News June 16, 2006 – Updated on January 20, 2016 Government asked to explain police attack on Al-Jazeera’s Rabat correspondent Reporters Without Borders wrote to Moroccan interior minister Chakib Benmoussa today asking why Al-Jazeera correspondent Hassan Fatih and his TV crew were beaten by police yesterday in Rabat while covering a sit-in by the relatives of 68 Islamist prisoners who are on hunger strike.“We have highlighted the progress made in recent months in Morocco as regards press freedom and now this attack unfortunately shows that violence against journalists persists,” the letter said. “This situation worries us.”Fatih, who said he planned to make a complaint, gave Reporters Without Borders this account of the incident: “We were covering the sit-in by the relatives of the detainees outside the justice ministry when the security forces asked us to leave the demonstration without giving any explanation. When we insisting on filming the demonstration, some police officers intervened in a very violent fashion. We succeeded in preventing one policeman from grabbing the videotape and smashing our camera. It is not the first time the police have tried to attack us. I was injured in the neck and shoulder.”Fatih was taken to hospital to have his injuries X-rayed and was given 20 days of off work. Aged 40 and a Moroccan citizen, he began his career in TV journalism working for the national public broadcaster RTM. He became the Rabat correspondent of NBC and then of Al-Arabiya before joining the Qatar-based satellite news broadcaster Al-Jazeera.The Moroccan National Press Union has called on the authorities “to protect journalists and to put a stop to the repeated attacks against them.” News RSF_en Hunger strike is last resort for some imprisoned Moroccan journalists Morocco / Western SaharaMiddle East – North Africa Help by sharing this information Follow the news on Morocco / Western Sahara Receive email alerts NSO Group hasn’t kept its promises on human rights, RSF and other NGOs say RSF joins Middle East and North Africa coalition to combat digital surveillance News Morocco / Western SaharaMiddle East – North Africa June 8, 2021 Find out more Organisation April 15, 2021 Find out more News to go further April 28, 2021 Find out more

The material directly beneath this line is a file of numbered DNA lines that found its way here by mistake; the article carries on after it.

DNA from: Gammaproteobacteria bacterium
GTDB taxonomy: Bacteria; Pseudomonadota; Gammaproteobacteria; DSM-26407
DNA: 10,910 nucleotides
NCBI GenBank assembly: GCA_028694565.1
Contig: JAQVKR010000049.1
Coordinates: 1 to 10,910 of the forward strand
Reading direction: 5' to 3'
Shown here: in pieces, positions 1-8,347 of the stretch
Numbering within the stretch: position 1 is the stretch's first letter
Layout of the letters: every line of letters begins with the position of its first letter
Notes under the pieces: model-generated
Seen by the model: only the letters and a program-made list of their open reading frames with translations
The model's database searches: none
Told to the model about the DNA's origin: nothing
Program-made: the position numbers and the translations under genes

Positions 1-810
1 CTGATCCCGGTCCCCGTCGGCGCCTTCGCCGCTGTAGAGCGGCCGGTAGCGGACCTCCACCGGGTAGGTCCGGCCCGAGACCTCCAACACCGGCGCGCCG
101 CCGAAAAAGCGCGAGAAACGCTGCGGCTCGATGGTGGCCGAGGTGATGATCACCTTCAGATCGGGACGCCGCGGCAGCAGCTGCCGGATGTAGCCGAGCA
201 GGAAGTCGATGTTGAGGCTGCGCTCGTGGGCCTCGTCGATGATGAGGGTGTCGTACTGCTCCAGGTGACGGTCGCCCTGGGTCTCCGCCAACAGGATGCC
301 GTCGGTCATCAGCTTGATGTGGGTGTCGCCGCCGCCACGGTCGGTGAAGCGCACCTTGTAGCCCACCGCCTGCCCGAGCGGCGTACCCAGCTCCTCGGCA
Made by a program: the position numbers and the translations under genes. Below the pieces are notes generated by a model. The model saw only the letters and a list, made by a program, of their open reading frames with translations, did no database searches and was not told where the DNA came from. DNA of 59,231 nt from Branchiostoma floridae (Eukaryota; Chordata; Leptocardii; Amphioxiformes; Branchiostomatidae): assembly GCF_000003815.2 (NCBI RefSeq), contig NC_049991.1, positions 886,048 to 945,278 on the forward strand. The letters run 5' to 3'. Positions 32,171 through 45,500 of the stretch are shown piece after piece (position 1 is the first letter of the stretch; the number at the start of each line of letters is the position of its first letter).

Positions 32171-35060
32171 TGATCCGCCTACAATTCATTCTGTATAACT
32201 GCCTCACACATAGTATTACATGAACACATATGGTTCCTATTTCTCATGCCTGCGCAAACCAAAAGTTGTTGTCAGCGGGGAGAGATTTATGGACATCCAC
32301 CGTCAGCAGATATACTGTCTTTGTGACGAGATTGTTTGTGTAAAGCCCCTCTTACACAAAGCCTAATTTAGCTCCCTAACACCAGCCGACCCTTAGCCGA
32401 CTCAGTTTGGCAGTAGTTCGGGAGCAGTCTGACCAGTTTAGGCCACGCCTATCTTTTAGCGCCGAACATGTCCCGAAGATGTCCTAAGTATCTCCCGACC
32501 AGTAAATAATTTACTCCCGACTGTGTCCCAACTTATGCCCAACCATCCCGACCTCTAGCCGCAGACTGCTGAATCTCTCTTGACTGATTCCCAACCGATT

Bakery supplier Délifrance has pledged to use only 100% recyclable packaging by the end of 2025.Packaging concerns are top of the agenda for foodservice and retail operators, as well as their customers, according to Délifrance. As such, it has put a roadmap in place to put sustainability ‘front and centre’ of its business objectives.The roadmap is underpinned by three pillars:Reduce – Reducing the weight of each packaging component and the number of components in their packaging system. Adapting product and packaging sizes to reduce the impact of transportRecycle – Improve recyclability of Délifrance packaging including plastic colour, type and material combination. Actively switch from plastic to cardboard (or paper-based material)Reuse – Foster the use of recycled materials and increase reusable packaging within the Délifrance supply chain.“While the pandemic saw consumer preference to buy products with packaging for hygiene reasons, there is a grave reluctance to make single-use plastic a firm fixture in the longer term,” said Stéphanie Brillouet, marketing director for Northern Europe and North America at Délifrance.“Meeting these expectations and minimising our waste footprint is at the heart of our sustainability vision and the work we’re doing with our customers. The continuous innovation in packaging means we can now offer more practical alternatives.”Progress has been made already, she noted, with 98% of packaging already recyclable and 83% based on recycled materials.“Delightfully we are on track to meet our 2025 goal as we increase the use of recycled plastics as food safety and hygiene allows,” she added.The business’ sustainability approach is enhanced by a wider commitment to greener practices and follows the roll out of two initiatives: Go Clean, a pledge to deliver simpler recipes with more sustainable ingredients, and No Waste All Taste, designed to support customers in upcycling bakery products to limit food waste.Brillouet talked in depth about Délifrance’s clean label journey as part of a webinar hosted by British Baker called ‘Consumers, Covid and clean label baking – what’s next?’ The webinar, which also includes presentations and a Q&A with Mintel, M&S and IFF, is available on demand here.